Dieselpunks

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From the wrecked hulk they emerged. Walking like bloated zombies, the Fukuryu silently moved along the harbor floor, betrayed only by a faint trail of bubbles. But the rising gas was lost in the churn of propellers and exploding mist. The United States was invading the Japanese homeland and the Fukuryu were sent to stop them at the tip of an exploding spear.

* * * *
Most Americans are familiar with the Kamikaze air forces of World War II Imperial Japan. Yet few know there was an underwater force created to do battle with American landing craft and vessels rushing the island nation during the expected invasion. While the atomic bombs changed the need for invasion plans, those countermeasures drafted by the Japanese resulted in the Fukuryu, or Crouching Dragons.

The frogmen were at first volunteers from the trainee pilot corps of the Japanese air force. They were to don a completely enclosed diving suit and helmet, outfitted with a self contained underwater breathing apparatus (SCUBA.) Upon the first waves of allied landing craft, the suicide frogmen would begin their defense by piercing the hulls of soldier laden U.S. vessels.

Japanese Navy tests revealed the Fukuryu could work along the bottom at a depth of 15 meters for up to eight hours. They were also expected to walk along the harbor floor at a rate of 2,000 meters per hour while carrying their primary weapon- the Type 5 Attack (Suicide) Mine.


The mine was essentially an explosive packed container at the tip of a several foot long pole. The head of the pole was the mine, filled with 21 pounds of TNT. The Fukuryu would walk out amid the invasion overhead and lance the bottoms of the landing craft, detonating the mine and destroying the vessel. However, the charge would result in the death of the Fukuryu as well. To prevent one diver killing another during assaults, minimum safe distances were established for the Crouching Dragons.

The Japanese suicide divers would lay and deploy mines as a first line of defense. The Fukuryu would then comprise the next three layers of suicide defense, ranks deployed along the ocean bottom at depths between 12 and 19 feet, suicide mine poles in hand.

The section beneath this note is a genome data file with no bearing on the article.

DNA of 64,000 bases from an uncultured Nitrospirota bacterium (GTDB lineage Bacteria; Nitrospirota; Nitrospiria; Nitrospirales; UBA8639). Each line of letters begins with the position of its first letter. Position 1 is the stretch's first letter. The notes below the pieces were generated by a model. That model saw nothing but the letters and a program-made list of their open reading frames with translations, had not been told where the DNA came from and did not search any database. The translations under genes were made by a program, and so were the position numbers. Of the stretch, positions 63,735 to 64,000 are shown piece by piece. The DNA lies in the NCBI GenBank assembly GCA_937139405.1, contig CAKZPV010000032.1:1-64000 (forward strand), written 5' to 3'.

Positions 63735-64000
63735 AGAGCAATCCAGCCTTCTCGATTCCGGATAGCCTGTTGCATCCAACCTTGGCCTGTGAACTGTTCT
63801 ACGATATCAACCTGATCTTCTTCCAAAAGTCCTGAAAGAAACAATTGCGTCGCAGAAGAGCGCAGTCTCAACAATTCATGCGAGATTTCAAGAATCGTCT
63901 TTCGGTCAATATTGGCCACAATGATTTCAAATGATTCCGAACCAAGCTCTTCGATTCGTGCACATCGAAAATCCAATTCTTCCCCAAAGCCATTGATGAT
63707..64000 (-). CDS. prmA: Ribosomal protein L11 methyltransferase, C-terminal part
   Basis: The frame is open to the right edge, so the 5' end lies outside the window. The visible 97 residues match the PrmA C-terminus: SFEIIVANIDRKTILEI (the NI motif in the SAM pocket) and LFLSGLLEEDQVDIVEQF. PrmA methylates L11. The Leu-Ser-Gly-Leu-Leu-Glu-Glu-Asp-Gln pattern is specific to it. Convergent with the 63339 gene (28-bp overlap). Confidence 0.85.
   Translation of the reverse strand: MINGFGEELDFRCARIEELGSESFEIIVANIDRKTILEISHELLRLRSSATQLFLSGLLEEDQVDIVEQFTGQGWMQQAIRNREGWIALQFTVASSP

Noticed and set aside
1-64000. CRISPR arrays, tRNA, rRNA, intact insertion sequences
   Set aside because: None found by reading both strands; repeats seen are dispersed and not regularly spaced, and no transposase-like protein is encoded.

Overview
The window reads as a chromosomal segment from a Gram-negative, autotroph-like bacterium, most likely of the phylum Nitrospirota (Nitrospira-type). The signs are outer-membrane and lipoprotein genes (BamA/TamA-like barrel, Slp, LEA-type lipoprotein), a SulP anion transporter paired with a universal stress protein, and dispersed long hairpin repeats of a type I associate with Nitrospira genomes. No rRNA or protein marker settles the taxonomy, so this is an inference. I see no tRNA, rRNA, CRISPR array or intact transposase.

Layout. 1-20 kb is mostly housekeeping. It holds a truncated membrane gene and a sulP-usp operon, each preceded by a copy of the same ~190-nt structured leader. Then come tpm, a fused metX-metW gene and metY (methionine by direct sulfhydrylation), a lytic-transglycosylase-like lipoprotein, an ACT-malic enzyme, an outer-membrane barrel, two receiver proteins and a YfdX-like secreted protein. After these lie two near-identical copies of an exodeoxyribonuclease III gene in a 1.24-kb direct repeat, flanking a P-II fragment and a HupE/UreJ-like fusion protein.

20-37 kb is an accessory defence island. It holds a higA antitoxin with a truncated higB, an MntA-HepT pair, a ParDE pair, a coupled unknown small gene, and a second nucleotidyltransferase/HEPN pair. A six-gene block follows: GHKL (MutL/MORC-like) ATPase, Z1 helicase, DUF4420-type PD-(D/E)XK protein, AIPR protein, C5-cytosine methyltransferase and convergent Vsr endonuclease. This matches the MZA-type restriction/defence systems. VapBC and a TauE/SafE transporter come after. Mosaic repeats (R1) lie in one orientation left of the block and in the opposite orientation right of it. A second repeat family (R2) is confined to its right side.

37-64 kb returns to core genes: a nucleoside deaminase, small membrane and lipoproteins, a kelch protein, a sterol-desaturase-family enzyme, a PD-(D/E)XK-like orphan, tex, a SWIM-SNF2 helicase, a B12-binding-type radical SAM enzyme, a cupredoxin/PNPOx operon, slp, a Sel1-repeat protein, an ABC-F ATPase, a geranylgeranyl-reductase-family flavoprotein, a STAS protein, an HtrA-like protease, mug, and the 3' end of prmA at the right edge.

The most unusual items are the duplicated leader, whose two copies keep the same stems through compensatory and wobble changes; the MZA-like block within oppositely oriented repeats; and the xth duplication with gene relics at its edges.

However, the innovation expressed by these last-gasp defense measures didn't end with the Fukuryu. The Japanese laid the ground work for a series of subterranean tunnels that would allow the suicide mine bearers to enter and exit the water without being seen.


Even more ambitious were plans to construct underwater domiciles for the Fukuryu. These shelters, pressurized and equipped for several men, would allow the suicide divers to deploy at will from within a wrecked ship. The ship would provide cover for the troops barracked inside, creating in essence, underwater pillboxes.

The use of a ship as cover and base for seaborne troops was also used by the Naval Commando units of Benito Mussolini. His Decima Flotilla used the Italian cargo ship the SS Olterra as a floating base off Gibraltar. The Italian frogmen came and went from the staging ship via a secret hatch at the ship's waterline.

For all the development in both weapons and the vitally important SCUBA units and diving suits, the Fukuryu never saw combat.

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Comment by Alex Bolado on June 1, 2011 at 1:40am

Why was this a good idea? Perhaps sea mines would have been better...

 

@Larry: I know, right?

Comment by Larry on June 2, 2010 at 8:09pm
One thing most Americans don't know is that these suicide missions were not voluntary on the part of many of the Japanese servicemen. They had no choice because they didn't dare try to refuse. That's one reason many kamikaze flights failed to hit their targets. The pilots were intentionally splashing them.
Comment by Tome Wilson on June 2, 2010 at 7:50pm
What. The. Frog?

It makes no sense that they wouldn't arm these guys a little better. Even a grenade tipped spear gun could be fired more than once.

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